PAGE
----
In the 1950s, a poor Georgia cotton farmer and his sons search for the gold presumably buried on the farm by their grandfather but problems related to poverty, marital infidelity, unemployment and booze threaten to destroy their family.
A New York City detective, traveling by train between New York and Baltimore, tries to foil an on-board plot to assassinate President-elect Abraham Lincoln before he reaches Baltimore to give a major pre-Inauguration speech in 1861.
Damon Vincenti, a young vineyard worker, has a beautiful tenor voice and dreams of becoming a great opera singer. He debuts at Lardelli's Italian restaurant in San Francisco, where he is ... See full summary »
A Commander receives a citation for an attack on General Erwin Rommel's headquarters, which is actually undeserved, as the Commander is unfit for his job. On top of that, unbeknownst to him, his wife is having an affair with one of his officers.
Set during the Pacific War against the Japanese, this WW2 drama discerns between achieving one's mission at any cost versus preserving the lives under one's command and enforcing discipline through fear as opposed to mutual respect.
In Korea, on 6 September 1950, Lieutenant Benson's platoon finds itself isolated in enemy-held territory after a retreat. Soon they are joined by Sergeant Montana, whose overriding concern is caring for his catatonic colonel. Benson and Montana can't stand each other, but together they must get the survivors to Hill 465, where they hope the division is waiting. It's a long, harrowing march, fraught with all the dangers the elusive enemy can summon. Who will survive?Written by
Rod Crawford <firstname.lastname@example.org>
It is supposed that at the beginning of the film the radio man having put his handset of the radio on his shirt that he should not be calling Sunrise six. Often you can do so by just keying the handset while it is attached to your webbing so not needing to remove it unless you get a response or no longer needing to give your hand/ arm a rest or to free your hand to do something else. See more »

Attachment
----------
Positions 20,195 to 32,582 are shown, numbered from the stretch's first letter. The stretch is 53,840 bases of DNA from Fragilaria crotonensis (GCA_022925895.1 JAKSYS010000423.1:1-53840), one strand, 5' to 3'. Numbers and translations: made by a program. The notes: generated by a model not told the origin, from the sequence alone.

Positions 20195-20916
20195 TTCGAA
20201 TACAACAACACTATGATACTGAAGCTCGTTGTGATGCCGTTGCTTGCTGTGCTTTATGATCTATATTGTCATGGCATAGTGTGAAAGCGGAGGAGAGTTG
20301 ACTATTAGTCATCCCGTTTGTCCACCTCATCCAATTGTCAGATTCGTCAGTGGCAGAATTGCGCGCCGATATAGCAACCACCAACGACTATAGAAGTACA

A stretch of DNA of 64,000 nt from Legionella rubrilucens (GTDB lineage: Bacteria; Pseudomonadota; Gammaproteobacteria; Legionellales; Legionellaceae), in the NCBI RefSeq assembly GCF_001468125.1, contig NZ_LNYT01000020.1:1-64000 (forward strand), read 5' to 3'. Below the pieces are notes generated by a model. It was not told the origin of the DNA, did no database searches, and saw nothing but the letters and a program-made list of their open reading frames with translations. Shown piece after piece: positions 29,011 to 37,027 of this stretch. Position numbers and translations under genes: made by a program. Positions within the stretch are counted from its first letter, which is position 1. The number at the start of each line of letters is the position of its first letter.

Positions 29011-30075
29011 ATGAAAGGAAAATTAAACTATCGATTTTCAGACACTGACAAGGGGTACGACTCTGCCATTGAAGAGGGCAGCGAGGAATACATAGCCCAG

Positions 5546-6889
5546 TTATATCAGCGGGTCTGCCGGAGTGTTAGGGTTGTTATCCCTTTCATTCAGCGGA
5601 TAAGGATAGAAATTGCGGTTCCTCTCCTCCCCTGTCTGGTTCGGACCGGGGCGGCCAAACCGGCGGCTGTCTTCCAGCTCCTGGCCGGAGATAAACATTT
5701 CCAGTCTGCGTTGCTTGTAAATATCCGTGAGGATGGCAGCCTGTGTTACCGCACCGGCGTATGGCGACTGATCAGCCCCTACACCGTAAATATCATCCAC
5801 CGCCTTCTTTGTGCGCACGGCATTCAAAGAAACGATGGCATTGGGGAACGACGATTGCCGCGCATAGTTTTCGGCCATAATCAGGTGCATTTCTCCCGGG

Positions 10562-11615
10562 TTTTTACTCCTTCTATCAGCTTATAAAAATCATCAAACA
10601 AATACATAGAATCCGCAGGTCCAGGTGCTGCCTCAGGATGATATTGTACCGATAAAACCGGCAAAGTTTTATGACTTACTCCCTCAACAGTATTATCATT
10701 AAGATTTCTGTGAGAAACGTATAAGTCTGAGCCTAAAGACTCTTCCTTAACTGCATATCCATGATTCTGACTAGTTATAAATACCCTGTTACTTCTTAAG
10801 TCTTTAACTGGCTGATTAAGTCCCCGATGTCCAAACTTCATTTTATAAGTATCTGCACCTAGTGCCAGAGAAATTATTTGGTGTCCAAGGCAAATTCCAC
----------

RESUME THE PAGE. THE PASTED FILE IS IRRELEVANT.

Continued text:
Although the G.I.'s in the film are soldiers of the U.S. Army's 24th Infantry and 1st Cavalry Divisions, many wear Marine Corps cloth camouflage covers and World War II-type camouflage nets on their helmets. See more »
You know, I feel sorry for you, Montana. You got nobody now but me.
See more »
Opening credits are shown over the image of several soldiers wearing helmets. See more »
No director I know made the scenery as much a dramatic player as Mann did. Whether it was the West in the great Westerns he directed or the imaginary Korea of this movie, it seemed as though you were in the scene yourself watching from a tree. The movie is calm, almost contemplative, and even though you could argue the soldiers were stereotypes, they were so believable and so well acted, they seemed part of the scenery as well. The danger in the movie is everywhere and nowhere at the same time, and the men die as most men do in war, carelessly, and almost wastefully. The actors are superb, totally believable, and in the case of Robert Keith heart-breaking. I recommend this film to anyone, it's simply the best largely unknown war film ever.
17 of 20 people found this review helpful.
Was this review helpful to you?
| Report this